You can send an email and you can deal with the response, right? We can conquer that anxiety I think through empathy frankly, right?

[0:28:46.3] DBS: Exactly Rob, I totally agree. It all goes back to my 18 months of searching for my perfect job. I just think if somebody gave me that chance that Kevin got, I probably wouldn’t have waited 18 months but you know, they look at a resume, they don’t even talk to you, that is unfortunate sometimes.

[0:29:02.4] RS: Yeah and I’m sure that just spending that much time as a candidate right now makes you a better recruiter, right? It’s like I would never do that to somebody.

[0:29:11.1] DBS: Never ever but actually when I first, a couple of the first hires I made, I had to coach while my boss said to me, “You know you work for us and not the candidates, right?” I’m like, “Well, you’re paying me.”

[0:29:25.2] RS: I don’t know that actually, yeah.

[0:29:26.6] DBS: Yeah, I said, “You’re paying me but actually I work for both because it’s a mutual thing here. It’s not one way” so that was interesting.

[0:29:36.5] RS: Yeah, I love that. Well Dubi, we are creeping up on optimal podcast length here having covered exactly zero percent of the things we said we were going to try to cover but that’s okay though. I mean, I feel great about this. I feel great about this conversation. This was really lovely, chatting with you. So at this point, I would just say thank you so much for being here and for sharing your experience.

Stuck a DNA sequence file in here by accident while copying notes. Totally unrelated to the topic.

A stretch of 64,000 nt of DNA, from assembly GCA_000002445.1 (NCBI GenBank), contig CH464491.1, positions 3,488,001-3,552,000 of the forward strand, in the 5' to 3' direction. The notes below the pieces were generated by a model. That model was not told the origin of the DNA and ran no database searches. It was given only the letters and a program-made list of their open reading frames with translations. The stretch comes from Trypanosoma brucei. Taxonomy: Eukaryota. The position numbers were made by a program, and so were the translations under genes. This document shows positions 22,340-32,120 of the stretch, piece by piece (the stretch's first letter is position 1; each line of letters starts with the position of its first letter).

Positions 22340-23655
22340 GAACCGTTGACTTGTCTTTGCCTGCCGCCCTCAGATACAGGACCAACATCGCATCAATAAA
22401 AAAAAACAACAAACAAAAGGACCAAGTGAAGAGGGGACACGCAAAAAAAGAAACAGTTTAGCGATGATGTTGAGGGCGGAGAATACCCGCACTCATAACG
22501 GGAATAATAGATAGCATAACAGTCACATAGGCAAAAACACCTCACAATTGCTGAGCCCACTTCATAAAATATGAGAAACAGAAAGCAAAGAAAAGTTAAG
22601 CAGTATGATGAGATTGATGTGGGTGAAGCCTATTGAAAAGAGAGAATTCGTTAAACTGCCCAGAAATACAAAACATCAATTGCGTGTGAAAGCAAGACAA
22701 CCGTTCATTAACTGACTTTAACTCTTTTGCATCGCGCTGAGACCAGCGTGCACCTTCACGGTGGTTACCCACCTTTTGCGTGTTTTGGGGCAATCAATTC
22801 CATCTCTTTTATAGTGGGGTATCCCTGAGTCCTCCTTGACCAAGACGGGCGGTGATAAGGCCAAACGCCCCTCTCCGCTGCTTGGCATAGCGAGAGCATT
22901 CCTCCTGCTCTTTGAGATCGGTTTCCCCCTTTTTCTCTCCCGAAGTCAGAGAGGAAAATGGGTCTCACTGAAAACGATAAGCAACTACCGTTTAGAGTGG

I’ve loved chatting with you and I am sure the people out there in podcast land have loved it too. So thank you so much Dubi for being here.

[0:30:06.3] DBS: Well, thanks, Rob. I really enjoyed it, anytime.

[END OF INTERVIEW]

[0:30:11.5] RS: Talk Talent to Me is brought to you by Hired. Hired empowers connections by matching the world’s most innovative companies with ambitious tech and sales candidates. With Hired, candidates and the companies have visibility into salary offers, competing opportunities, and job details. Hired’s unique offering includes customized assessments and salary bias alerts to help remove unconscious bias when hiring. By combining technology and human touch, our goal is to provide transparency in the recruiting process and empower each of our partners to employ their potential and keep their talent pipeline full.